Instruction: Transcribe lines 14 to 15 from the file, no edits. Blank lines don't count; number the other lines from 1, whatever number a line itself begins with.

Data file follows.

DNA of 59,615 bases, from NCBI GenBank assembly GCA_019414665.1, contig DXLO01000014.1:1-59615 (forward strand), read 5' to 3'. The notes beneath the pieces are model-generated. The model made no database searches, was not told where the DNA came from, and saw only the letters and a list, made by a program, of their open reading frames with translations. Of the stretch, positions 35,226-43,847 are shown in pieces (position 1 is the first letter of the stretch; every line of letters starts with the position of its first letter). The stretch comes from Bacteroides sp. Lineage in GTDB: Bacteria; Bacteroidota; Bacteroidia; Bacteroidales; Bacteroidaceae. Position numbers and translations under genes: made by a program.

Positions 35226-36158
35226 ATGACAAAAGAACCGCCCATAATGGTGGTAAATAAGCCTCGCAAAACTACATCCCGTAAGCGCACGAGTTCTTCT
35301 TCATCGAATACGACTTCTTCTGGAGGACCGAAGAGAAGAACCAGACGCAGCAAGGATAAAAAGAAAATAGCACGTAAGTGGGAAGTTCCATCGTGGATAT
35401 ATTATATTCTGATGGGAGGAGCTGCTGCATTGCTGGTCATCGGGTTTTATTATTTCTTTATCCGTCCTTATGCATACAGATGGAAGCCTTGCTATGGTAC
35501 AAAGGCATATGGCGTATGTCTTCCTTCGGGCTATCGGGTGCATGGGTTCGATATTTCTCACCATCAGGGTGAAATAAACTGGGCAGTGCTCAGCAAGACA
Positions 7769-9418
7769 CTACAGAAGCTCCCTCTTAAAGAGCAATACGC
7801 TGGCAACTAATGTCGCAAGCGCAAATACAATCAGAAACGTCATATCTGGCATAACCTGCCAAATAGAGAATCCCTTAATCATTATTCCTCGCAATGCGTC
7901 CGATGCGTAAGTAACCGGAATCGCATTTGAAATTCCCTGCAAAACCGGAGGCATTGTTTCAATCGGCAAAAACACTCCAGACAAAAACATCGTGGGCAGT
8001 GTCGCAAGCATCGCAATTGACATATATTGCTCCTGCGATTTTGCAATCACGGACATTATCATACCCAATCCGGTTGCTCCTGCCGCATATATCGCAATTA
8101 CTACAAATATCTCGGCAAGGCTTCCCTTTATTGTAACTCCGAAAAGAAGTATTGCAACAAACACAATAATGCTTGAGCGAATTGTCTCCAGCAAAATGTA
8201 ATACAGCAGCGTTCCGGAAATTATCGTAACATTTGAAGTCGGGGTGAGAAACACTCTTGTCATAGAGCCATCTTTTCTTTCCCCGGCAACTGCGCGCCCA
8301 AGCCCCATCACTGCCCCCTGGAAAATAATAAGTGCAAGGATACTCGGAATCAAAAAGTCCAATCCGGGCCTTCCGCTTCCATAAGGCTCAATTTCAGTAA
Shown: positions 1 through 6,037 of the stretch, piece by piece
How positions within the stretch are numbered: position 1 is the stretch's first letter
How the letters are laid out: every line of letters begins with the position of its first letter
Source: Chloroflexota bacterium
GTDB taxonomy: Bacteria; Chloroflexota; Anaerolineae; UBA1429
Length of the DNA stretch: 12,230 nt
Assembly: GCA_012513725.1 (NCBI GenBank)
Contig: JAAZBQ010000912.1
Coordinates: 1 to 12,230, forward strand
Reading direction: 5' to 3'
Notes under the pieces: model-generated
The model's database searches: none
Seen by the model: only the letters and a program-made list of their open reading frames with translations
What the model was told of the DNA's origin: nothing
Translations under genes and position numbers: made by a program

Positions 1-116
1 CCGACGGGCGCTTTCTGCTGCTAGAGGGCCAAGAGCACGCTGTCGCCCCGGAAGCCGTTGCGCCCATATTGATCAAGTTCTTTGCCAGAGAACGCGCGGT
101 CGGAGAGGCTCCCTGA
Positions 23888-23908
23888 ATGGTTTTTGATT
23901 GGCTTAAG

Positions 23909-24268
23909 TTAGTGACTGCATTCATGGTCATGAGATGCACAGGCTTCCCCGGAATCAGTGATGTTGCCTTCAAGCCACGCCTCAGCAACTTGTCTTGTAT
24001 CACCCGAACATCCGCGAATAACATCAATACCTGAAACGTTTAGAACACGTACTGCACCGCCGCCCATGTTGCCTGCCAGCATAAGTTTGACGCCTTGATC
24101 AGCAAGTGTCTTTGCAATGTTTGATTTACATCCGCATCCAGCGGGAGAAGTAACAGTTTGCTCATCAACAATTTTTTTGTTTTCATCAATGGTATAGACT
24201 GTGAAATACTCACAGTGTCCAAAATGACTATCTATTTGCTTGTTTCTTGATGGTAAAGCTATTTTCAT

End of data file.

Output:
8301 AGCCCCATCACTGCCCCCTGGAAAATAATAAGTGCAAGGATACTCGGAATCAAAAAGTCCAATCCGGGCCTTCCGCTTCCATAAGGCTCAATTTCAGTAA
Shown: positions 1 through 6,037 of the stretch, piece by piece